Center for the Army Profession and Ethic

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SMA Dailey's Book Club

Have you heard about Sgt. Maj. of the Army Daniel A. Dailey's book club? Dailey said he wanted to "...start a new initiative that's fun, while also helping our squad leaders guide discussions on topics that relate to our profession."

The club's first book is Orson Scott Card's "Ender's Game," a science-fiction novel that focuses on futuristic military space conflict; that discussion runs from July through October.

Next up, beginning in November, will be Simon Sinek's "Leaders Eat Last," followed by Sinek's "Start with Why."

You can find more information about the SMA's book club and the reading list, plus the discussion guide for "Ender's Game" on the CAPE website: SMA Dailey's Book Club

Related News:
SMA's new book club kicks off
SMA picks 'Ender's Game' as the first book for his book club

The Future of the U.S. Army as a Profession

Image of silhouetted Soldiers in front of evening sky

Will Army 2025 be a Military Profession? That's the title of an article that Dr. Don M. Snider wrote for the Winter 2015-16 issue of The U.S. Army War College Quarterly Parameters. According to Snider, "there are no guarantees that Army 2025, now being developed by its current Stewards, will be an effective participant in the military profession."

Read the full article here: Will Army 2025 be a Military Profession?

Bystander Intervention

Image of a man speaking in front of a crowd.

The Army Ethic states, "We lead by example and demonstrate courage by doing what is right despite risk, uncertainty, and fear." Now the new "Bystander Intervention Program" is bringing that principle to the forefront of everyday life by empowering Army professionals to step up.

Read the full article: 'Grass roots' bystander intervention

2016 Junior Leader Army Profession Symposium

Image of COL (Ret) Greg Gadson speaking at 2016 JLAPS

Approximately 100 junior Army leaders, both military and civilian, met at the 2016 Junior Leader Army Profession Symposium at Joint Base Lewis-McChord, Washington, in April. The purpose of the symposium was to generate dialogue among the junior leaders and discuss ways to help refine the emerging concept for Character Development in the Army.

The Army is in a period of strategic transition that presents tremendous opportunities for advancing a Character Development concept relevant for Soldiers and Army Civilians. The ideas and feedback generated by the junior leaders at the symposium will help further inform the refinement of the concept, taking into account their point of view. At the end of the symposium, the group's recommendations were briefed to select senior Army leaders.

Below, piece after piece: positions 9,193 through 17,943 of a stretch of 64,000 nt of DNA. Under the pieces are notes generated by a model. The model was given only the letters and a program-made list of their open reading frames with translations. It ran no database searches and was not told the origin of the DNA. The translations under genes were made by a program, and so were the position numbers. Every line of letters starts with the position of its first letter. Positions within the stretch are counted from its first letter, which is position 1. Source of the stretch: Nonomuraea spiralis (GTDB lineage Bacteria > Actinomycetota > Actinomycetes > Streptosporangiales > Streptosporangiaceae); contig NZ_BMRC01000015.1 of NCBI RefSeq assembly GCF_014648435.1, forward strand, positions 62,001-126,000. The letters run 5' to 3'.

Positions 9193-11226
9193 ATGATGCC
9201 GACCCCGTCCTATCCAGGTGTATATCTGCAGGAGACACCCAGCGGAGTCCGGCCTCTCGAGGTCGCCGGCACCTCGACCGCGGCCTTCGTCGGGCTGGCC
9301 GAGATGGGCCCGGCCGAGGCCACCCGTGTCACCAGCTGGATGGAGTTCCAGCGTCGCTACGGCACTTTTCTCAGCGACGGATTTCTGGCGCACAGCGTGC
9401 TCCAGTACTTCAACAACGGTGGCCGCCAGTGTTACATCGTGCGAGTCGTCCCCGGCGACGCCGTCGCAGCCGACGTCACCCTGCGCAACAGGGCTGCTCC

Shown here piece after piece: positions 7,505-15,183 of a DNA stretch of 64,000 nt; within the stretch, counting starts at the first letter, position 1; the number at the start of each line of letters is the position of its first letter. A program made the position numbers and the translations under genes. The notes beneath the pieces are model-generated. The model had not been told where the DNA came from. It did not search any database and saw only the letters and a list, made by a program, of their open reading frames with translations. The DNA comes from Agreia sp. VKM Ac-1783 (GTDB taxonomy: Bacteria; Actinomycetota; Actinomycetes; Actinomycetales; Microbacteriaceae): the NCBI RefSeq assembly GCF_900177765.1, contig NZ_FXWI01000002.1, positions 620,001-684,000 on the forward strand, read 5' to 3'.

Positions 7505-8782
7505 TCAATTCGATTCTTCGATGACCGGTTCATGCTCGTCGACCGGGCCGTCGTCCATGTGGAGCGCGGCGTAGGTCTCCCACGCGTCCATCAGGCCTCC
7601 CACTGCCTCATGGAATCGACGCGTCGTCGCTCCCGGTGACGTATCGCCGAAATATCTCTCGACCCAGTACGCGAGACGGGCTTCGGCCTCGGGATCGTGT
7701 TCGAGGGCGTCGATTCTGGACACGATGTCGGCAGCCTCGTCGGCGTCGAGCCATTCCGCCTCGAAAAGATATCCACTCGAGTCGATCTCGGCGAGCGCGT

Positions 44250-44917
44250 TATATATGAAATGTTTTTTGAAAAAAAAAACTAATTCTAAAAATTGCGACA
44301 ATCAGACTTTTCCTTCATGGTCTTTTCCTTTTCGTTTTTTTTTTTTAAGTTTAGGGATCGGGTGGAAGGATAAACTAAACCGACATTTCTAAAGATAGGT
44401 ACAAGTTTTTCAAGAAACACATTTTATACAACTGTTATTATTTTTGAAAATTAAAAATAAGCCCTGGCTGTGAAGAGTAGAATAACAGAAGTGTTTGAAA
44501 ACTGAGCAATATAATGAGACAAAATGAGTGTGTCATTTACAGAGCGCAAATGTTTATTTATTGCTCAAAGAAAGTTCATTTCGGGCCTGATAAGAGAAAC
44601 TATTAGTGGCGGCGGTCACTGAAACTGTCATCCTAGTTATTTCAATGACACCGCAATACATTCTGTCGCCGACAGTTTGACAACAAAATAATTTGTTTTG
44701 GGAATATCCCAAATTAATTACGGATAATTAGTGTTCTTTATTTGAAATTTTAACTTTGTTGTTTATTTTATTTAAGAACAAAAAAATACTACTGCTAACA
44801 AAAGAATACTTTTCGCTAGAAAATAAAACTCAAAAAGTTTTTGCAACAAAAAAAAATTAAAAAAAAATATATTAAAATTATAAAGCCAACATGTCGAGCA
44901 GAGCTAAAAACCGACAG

Related Articles:

Junior Leader Army Profession Symposium STAND-TO!
I Corps hosts 2nd Annual JLAPS
I Corps hosts second annual JLAPS
Character to be reexamined -- JBLM will host symposium

Army White Paper - Developing the Character of Army Professionals: Forging the Way Ahead

The importance of developing and strengthening the character of Soldiers and Army Civilians is widely recognized in American military history, discussed in professional journals, and cited in Army doctrine. This tenet reflects our belief that trust is the foundation for success on every mission and in all relationships, and such trust cannot be continuously reinforced without leaders of character who help us win our nation's wars in the right way.

Based on differences in operations and career management programs, the content and timing of activities supporting leader and professional development necessarily differ within the Profession of Arms. Likewise, the developmental process for the Army Civilian Corps is tailored to meet its unique characteristics. However, what is common to current leader and professional development in each of our components and communities of practice is the absence of an accessible, accepted, comprehensive, and adaptable concept for developing and assessing character. This White Paper discusses this critical gap in our capability.

Our success in closing this gap will enhance individual and unit readiness; build cohesive teamwork; support the Army Family; strengthen the Army culture of trust; and reinforce trust with the American people. As we move forward with this strategically important initiative, we welcome your perspectives and recommendations in order to achieve consensus on how our Army develops character.

Read the full white paper here: Developing the Character of Trusted Army Professionals: Forging the Way Ahead

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